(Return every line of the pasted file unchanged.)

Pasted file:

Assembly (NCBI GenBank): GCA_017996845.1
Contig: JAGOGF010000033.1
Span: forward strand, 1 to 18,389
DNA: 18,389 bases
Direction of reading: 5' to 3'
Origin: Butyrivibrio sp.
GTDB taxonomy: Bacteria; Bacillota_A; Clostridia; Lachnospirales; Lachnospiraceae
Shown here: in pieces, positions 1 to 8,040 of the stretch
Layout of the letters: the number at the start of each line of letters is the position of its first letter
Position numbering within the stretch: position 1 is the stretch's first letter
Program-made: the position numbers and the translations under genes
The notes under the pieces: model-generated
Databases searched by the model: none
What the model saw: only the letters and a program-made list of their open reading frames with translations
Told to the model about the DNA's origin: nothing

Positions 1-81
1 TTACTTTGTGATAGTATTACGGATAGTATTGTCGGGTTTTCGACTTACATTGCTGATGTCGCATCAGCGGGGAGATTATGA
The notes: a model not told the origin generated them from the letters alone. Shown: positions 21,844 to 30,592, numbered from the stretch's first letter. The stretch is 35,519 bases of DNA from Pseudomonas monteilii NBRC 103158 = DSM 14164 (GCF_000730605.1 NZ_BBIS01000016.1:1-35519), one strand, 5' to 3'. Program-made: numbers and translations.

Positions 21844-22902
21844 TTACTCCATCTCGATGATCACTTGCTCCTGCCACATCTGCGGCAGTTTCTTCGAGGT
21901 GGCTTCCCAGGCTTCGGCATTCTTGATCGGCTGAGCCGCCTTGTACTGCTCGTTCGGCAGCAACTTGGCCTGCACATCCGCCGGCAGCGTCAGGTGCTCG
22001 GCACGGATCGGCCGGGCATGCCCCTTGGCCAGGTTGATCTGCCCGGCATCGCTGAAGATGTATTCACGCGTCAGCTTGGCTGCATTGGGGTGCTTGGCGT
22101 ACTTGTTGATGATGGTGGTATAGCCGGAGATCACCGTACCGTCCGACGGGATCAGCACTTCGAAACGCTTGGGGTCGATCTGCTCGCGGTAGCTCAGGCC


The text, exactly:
Assembly (NCBI GenBank): GCA_017996845.1
Contig: JAGOGF010000033.1
Span: forward strand, 1 to 18,389
DNA: 18,389 bases
Direction of reading: 5' to 3'
Origin: Butyrivibrio sp.
GTDB taxonomy: Bacteria; Bacillota_A; Clostridia; Lachnospirales; Lachnospiraceae
Shown here: in pieces, positions 1 to 8,040 of the stretch
Layout of the letters: the number at the start of each line of letters is the position of its first letter
Position numbering within the stretch: position 1 is the stretch's first letter
Program-made: the position numbers and the translations under genes
The notes under the pieces: model-generated
Databases searched by the model: none
What the model saw: only the letters and a program-made list of their open reading frames with translations
Told to the model about the DNA's origin: nothing

Positions 1-81
1 TTACTTTGTGATAGTATTACGGATAGTATTGTCGGGTTTTCGACTTACATTGCTGATGTCGCATCAGCGGGGAGATTATGA
The notes: a model not told the origin generated them from the letters alone. Shown: positions 21,844 to 30,592, numbered from the stretch's first letter. The stretch is 35,519 bases of DNA from Pseudomonas monteilii NBRC 103158 = DSM 14164 (GCF_000730605.1 NZ_BBIS01000016.1:1-35519), one strand, 5' to 3'. Program-made: numbers and translations.

Positions 21844-22902
21844 TTACTCCATCTCGATGATCACTTGCTCCTGCCACATCTGCGGCAGTTTCTTCGAGGT
21901 GGCTTCCCAGGCTTCGGCATTCTTGATCGGCTGAGCCGCCTTGTACTGCTCGTTCGGCAGCAACTTGGCCTGCACATCCGCCGGCAGCGTCAGGTGCTCG
22001 GCACGGATCGGCCGGGCATGCCCCTTGGCCAGGTTGATCTGCCCGGCATCGCTGAAGATGTATTCACGCGTCAGCTTGGCTGCATTGGGGTGCTTGGCGT
22101 ACTTGTTGATGATGGTGGTATAGCCGGAGATCACCGTACCGTCCGACGGGATCAGCACTTCGAAACGCTTGGGGTCGATCTGCTCGCGGTAGCTCAGGCC